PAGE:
Manpower Shortage Becoming a Bottleneck to Air India’s MRO Growth Plans

In January 2015, Air India hived off its engineering department into a separate unit to tap maintenance, repair and overhaul business from other airlines. It still mainly caters to its own aircraft maintenance but aims to double its third party business to Rs 1300 million in FY 2017.

But today Air India is facing a severe shortage of aircraft engineering personnel. Its plans to grow its MRO business faces a big risk.

As per H R Jagannath, CEO of Air India Engineering Services Limited, Air India’s MRO unit has around 600 aircraft maintenance engineers and faces a shortage of around 100-150 personnel. Recently it hired around 100 of its retired engineers on contract but it was inadequate. Air India will require 250 engineers and the manpower shortage could become a bottleneck to Air India’s growth.

Part of the additional manpower through fresh hiring will be utilised to maintain new aircraft being inducted in Air India’s fleet. A part is also to be utilised to cater to vacancies caused by retirements of over 15-20 employees each month.

Hiring engineers essentially means poaching from another airline and is so proving to be a difficult proposition. It normally takes four years for a fresh aircraft technician to secure a type rating and maintenance engineer’s license. An operator like Air India must also groom aspirants for the job. Air India is now offering on-job training to technicians from other companies, enabling them to apply to the Directorate General of Civil Aviation (DGCA) for licence.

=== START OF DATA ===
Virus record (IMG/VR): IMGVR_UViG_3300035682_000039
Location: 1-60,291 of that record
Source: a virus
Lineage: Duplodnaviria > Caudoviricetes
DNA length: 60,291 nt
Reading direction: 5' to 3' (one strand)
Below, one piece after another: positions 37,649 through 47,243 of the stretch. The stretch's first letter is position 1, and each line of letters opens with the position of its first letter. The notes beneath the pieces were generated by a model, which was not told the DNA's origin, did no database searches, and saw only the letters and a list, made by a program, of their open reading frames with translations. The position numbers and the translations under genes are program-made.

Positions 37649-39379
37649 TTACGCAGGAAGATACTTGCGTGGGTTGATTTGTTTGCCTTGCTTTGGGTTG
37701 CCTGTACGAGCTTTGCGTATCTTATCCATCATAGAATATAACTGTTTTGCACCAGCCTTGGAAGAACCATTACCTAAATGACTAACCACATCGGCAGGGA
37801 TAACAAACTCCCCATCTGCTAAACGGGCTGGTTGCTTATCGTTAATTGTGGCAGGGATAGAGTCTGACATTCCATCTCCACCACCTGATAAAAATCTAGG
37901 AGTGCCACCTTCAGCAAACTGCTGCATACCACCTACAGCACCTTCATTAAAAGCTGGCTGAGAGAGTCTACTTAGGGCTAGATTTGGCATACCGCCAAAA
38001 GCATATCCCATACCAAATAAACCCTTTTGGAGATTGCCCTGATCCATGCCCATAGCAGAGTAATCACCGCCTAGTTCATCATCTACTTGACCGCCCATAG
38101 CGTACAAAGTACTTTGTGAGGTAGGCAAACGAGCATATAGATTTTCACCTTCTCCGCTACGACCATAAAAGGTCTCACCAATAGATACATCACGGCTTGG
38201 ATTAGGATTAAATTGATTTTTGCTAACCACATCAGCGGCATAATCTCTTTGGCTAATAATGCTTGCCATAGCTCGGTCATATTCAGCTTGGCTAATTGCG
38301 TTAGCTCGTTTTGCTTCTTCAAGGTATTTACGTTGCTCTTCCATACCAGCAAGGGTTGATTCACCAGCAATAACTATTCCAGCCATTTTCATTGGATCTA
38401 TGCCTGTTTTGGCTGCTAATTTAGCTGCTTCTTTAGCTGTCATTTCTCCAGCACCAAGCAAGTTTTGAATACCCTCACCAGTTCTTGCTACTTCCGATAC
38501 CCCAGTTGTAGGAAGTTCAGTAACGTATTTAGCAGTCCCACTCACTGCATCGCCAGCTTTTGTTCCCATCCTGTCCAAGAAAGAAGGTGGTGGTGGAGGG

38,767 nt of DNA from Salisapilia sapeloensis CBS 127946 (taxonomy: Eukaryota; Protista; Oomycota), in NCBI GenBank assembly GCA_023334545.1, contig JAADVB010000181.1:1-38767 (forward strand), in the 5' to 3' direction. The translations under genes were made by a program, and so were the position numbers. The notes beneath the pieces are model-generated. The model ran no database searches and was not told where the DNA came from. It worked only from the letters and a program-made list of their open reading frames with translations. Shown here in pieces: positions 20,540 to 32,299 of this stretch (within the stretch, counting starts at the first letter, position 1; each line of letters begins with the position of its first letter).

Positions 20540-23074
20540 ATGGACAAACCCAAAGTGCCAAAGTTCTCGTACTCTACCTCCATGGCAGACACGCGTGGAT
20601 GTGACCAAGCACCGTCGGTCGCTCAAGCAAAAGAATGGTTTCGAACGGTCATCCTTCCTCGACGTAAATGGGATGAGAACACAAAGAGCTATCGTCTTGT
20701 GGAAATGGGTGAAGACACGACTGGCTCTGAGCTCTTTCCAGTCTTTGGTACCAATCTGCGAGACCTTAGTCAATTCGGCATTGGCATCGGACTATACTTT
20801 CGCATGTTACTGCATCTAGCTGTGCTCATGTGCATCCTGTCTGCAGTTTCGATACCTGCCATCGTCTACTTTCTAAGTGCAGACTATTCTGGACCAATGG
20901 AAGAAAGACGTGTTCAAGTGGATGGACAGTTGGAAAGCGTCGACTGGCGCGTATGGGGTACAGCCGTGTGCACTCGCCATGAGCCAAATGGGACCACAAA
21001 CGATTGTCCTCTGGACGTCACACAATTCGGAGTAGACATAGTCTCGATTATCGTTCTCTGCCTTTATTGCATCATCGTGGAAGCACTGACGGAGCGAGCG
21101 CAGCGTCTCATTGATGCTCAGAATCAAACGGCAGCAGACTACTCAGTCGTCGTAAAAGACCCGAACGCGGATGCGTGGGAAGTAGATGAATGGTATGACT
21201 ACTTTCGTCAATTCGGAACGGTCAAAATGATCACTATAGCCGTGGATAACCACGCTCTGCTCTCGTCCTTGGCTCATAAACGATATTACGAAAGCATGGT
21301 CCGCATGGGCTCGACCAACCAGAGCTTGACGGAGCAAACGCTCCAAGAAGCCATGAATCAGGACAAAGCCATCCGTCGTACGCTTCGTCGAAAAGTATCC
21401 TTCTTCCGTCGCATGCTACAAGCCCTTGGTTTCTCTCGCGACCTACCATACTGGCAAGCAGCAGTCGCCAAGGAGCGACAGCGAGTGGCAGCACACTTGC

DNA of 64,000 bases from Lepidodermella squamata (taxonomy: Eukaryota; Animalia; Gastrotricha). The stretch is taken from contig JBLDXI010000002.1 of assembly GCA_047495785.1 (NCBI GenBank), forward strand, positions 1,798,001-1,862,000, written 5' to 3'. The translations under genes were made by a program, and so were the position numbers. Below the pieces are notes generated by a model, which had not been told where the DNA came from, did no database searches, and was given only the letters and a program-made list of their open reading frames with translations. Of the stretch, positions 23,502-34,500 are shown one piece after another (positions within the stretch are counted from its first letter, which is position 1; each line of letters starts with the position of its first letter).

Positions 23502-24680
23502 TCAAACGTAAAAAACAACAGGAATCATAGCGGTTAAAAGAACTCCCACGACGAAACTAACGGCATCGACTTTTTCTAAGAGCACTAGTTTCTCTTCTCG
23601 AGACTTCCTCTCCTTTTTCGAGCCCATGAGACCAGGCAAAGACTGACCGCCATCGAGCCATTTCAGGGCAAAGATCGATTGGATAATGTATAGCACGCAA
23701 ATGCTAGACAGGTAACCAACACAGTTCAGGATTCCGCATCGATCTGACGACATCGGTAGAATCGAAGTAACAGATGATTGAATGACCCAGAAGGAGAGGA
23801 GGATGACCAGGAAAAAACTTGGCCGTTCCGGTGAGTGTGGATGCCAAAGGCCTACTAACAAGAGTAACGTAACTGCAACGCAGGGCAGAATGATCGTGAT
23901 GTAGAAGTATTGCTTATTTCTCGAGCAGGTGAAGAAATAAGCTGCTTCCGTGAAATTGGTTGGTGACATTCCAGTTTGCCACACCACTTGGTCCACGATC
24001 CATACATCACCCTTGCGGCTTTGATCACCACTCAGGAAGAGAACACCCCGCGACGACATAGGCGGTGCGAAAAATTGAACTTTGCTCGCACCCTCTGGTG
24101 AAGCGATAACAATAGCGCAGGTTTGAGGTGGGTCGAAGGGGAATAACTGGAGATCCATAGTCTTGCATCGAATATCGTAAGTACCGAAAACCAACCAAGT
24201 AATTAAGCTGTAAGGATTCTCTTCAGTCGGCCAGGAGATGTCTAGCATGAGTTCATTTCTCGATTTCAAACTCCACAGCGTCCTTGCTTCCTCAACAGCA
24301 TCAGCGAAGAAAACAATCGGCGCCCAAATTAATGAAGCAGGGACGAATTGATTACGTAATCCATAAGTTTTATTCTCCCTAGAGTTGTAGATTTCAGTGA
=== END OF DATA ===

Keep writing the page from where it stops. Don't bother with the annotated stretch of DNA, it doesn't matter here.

“We are seeking support of DGCA and Boeing for the training programme. The government too should support the MRO sector by offering five year tax holiday, ” according to H R Jagannath.

Earlier this year, Air India’s MRO began carrying out ‘C’ check (heavy maintenance check) on Jet Airways Boeing 777 aircraft. It has also signed a MoU with SpiceJet to maintain its Boeing 737 and efforts are underway to secure European Aviation Safety Agency certification for MRO facilities in Nagpur and Thiruvananthapuram.

The MRO unit will also start test and minor repairs of General Electric engines which power Boeing 777 planes at its Nagpur unit later this year and complete overhaul of engines will be carried out from next year. The engine overhaul facility, the first of its kind in India, will significantly boost the MRO business as it can undertake engine repairs of all General Electric engine customers.